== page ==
LaMonte Young & The Forever Bad Blues Band

b. 14 October 1935, Bern, Idaho, USA. A composer since the mid-50s, although primarily considered within the contemporary classical sphere, Young is well known within popular music for his work with John…
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Artist Biography

b. 14 October 1935, Bern, Idaho, USA. A composer since the mid-50s, although primarily considered within the contemporary classical sphere, Young is well known within popular music for his work with John Cale, who appeared in his Theatre Of Eternal Music band before joining Velvet Underground. He was also acknowledged by Lou Reed on the sleeve notes to 1975’s discordant anti-classic Metal Machine Music as a major influence. Theatre Of Eternal Music also included other collaborators such as his wife Marian Zazeela, Terry Riley, jazz saxophonist Lee Konitz, Andy Warhol associate Billy Linich and Jon Hassell. Though his output has been sporadic, Young’s experiments with ‘overtones’, or the range of frequencies that make up individual notes, has been acknowledged by artists as diverse as Sonic Youth, Spacemen 3, the Orb and the Future Sound Of London.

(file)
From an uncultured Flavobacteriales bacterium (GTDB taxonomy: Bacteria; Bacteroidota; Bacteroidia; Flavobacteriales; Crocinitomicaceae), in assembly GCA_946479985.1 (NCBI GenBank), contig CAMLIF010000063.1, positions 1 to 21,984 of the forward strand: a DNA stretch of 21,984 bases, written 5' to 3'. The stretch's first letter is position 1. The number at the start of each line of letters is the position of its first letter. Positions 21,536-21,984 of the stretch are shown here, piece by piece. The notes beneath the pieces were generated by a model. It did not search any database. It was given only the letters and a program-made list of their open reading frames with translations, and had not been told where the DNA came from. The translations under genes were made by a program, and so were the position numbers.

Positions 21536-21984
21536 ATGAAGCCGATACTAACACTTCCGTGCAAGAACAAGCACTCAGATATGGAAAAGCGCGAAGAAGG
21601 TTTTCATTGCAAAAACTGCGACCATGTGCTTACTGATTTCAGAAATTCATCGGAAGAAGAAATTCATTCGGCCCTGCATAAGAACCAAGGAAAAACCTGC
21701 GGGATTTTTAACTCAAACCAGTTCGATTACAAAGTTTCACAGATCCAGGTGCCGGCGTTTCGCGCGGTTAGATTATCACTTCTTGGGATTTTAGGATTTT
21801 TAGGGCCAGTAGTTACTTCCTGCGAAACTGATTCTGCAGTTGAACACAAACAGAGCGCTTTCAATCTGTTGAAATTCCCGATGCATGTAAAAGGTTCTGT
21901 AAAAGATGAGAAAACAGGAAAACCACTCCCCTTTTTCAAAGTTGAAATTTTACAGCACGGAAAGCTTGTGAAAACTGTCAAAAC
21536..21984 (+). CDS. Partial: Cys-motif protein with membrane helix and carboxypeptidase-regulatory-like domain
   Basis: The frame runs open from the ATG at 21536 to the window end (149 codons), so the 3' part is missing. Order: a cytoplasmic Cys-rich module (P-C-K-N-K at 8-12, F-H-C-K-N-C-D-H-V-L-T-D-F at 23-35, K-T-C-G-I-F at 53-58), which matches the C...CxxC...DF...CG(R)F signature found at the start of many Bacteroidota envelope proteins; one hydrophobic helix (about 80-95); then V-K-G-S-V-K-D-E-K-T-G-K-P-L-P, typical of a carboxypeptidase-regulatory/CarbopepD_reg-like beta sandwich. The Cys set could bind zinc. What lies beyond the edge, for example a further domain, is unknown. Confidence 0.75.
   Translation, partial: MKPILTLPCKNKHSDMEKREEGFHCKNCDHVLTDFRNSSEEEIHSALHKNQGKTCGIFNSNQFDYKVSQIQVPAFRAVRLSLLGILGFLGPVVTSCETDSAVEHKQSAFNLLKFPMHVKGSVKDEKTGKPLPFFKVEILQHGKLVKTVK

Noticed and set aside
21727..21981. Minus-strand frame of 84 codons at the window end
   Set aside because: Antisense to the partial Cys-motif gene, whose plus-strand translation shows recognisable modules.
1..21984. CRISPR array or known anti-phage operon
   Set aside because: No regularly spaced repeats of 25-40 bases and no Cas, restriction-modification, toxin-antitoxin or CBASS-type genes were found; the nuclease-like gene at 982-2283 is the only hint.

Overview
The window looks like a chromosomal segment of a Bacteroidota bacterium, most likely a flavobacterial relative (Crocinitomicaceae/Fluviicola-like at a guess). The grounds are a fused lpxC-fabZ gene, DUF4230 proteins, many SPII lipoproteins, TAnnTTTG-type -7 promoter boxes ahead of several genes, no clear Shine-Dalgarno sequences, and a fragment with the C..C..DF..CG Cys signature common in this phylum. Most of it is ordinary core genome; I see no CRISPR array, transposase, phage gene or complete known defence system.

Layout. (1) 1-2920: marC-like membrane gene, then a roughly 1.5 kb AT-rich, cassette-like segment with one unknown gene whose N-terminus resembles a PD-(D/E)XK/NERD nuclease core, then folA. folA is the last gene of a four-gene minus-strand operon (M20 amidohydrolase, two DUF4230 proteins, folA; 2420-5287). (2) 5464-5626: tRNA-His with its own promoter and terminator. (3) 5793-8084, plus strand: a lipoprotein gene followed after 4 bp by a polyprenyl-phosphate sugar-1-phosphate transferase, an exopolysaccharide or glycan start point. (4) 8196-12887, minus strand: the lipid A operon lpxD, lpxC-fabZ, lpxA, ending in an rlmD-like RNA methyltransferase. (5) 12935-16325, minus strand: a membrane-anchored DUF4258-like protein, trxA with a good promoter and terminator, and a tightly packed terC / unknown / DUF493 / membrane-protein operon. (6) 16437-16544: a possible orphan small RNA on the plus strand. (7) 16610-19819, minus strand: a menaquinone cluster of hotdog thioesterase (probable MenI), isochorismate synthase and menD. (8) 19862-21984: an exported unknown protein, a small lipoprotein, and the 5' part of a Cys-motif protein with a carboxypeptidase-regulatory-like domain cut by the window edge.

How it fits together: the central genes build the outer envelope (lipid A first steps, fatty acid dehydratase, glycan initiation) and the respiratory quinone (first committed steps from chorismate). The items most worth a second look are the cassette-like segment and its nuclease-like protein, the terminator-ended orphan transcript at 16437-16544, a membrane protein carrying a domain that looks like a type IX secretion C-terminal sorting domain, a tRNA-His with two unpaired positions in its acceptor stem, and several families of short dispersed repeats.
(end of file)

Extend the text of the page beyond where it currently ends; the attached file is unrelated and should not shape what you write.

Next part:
Since the early 60s he has pioneered minimalist expression in his work, composing much of his work in a New York loft to the sound of a sine-wave generator to engender a ‘drone’ mentality. Little of his work with Theatre Of Eternal Music was ever officially released owing to his well-publicized perfectionism, but he was persuaded to issue a portion of his monolithic ‘life work’, The Well-Tuned Piano, in 1987. This employed his self-customised Bosendorfer grand piano. Over five albums it expresses perfectly the linear manifesto he previously related in his ‘Composition 1960 No. 10’ - ‘Draw a straight line and follow it’. Previous releases had included two albums recorded with his wife (with contributions from Theatre Of Eternal Music). In 1992 he founded a travelling ‘rock orchestra’, the Forever Bad Blues Band, whose Just Stompin’ Live At The Kitchen is easily Young’s most accessible recording.